Constructing an emCluster computer system can be as simple as narrowing down choices of hardware and peripheral devices. Using 1U-space (1.75 in. thick and 19-in. wide) rack-mount cases, a cluster can be built in little more space than a conventional computer. Because they can be accessed remotely, things like a mouse, keyboard, monitor, optical drives, and sometimes even hard drives are unnecessary—further reducing cost, space, and power. Network switches and power distribution are also commonly integrated into racks, simplifying external connections. Cluster hardware is designed for reliability. For example, memory errors are minimized with error correction and checking (ECC) RAM. Hard-drive problems can be minimized with RAID arrays. Data sent to a RAID controller is copied and written to two hard drives. If one hard drive crashes, the RAID array continues to use the functional drive until the other is replaced. It then copies the data over to the new drive.

Redundant power supplies can minimize power-supply-related failures. Redundant power supplies consist of two separate power supplies in one enclosure, working together to share the load. If one goes down, then the load is immediately handed off to the functioning power supply, without even requiring a computer reboot.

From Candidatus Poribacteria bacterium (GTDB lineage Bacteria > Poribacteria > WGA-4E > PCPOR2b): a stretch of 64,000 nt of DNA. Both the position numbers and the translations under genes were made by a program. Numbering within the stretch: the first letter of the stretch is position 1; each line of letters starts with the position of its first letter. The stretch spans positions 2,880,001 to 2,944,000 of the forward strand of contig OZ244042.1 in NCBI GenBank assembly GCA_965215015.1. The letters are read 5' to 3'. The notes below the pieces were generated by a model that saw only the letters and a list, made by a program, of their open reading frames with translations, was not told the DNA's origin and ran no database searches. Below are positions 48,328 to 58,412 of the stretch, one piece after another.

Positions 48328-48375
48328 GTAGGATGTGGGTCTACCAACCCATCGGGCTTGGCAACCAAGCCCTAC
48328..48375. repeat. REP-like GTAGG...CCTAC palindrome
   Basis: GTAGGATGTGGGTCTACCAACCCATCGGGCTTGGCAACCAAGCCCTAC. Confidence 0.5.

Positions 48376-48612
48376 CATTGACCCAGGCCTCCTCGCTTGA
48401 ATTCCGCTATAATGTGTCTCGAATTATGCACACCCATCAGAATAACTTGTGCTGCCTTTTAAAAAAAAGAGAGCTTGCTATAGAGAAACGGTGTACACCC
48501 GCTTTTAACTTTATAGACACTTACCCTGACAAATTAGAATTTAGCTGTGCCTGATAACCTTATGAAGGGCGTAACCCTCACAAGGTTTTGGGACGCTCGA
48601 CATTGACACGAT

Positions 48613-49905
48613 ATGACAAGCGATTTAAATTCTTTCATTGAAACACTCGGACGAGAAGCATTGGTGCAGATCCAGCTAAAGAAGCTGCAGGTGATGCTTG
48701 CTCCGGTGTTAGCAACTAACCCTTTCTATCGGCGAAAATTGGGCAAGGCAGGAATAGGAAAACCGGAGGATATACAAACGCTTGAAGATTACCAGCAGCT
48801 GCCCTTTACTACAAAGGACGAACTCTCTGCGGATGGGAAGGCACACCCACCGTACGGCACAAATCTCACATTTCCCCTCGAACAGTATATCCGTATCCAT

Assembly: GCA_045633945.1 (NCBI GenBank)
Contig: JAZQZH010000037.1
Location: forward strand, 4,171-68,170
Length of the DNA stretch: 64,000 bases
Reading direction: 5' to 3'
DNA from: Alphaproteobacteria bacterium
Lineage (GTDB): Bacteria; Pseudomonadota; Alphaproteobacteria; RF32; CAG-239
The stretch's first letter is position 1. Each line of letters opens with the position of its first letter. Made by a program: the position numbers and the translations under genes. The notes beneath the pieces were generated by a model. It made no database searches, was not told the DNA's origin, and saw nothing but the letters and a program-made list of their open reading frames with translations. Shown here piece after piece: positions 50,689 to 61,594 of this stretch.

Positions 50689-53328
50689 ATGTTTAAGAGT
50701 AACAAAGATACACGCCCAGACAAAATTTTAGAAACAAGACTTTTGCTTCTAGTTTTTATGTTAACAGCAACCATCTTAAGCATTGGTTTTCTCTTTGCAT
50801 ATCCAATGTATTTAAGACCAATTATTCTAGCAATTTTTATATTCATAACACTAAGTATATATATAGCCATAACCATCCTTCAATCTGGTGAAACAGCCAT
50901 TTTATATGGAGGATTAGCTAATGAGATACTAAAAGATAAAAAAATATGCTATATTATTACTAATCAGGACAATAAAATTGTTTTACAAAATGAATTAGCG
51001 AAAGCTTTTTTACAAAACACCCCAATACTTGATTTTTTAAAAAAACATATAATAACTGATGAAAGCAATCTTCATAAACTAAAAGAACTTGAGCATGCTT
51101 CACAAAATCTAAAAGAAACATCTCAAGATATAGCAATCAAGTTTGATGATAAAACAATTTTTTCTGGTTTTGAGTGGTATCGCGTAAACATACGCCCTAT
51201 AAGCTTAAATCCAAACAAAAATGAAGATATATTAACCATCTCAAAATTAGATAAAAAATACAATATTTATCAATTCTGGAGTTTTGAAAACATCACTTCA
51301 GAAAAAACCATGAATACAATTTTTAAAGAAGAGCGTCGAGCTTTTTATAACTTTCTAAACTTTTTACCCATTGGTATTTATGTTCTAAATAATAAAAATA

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Profiling a user base is essential to establishing the requirements for a cluster system. A profile is based on knowing the number of Sonnet users, typical problem sizes, times of greatest activity, user platforms, and geographic locations of users. The next step is to define a set of environmental specifications, such as power and electrical connections, cooling requirements, and noise considerations. Once these have been defined, a decision can be made on vendors (using such trade journals as ClusterWorld to find companies). It makes sense to classify vendors according to the level of support they can provide once the cluster has been assembled and connected to the network.

The next step is to write a Technical-Request for Proposal (RFP) addressed to selected vendors listing specific requirements for the cluster system.

The RFP should include such information as the number of nodes, the type of processors, amount of memory, type of motherboard, type of Ethernet card, hard drive, video graphics card, riser card (if necessary), type of rack mount, power suppliers, operating system, cluster management software, additional software and compilers, network requirements and IP addresses, cluster physical requirements, and system cooling requirements. Of course, costs, delivery time, and warranties will vary, but a quick survey of the New England area revealed a 5-to-6-week delivery from one vendor with two-year warranty on hardware and lifetime technical support on hardware and operating system related issues.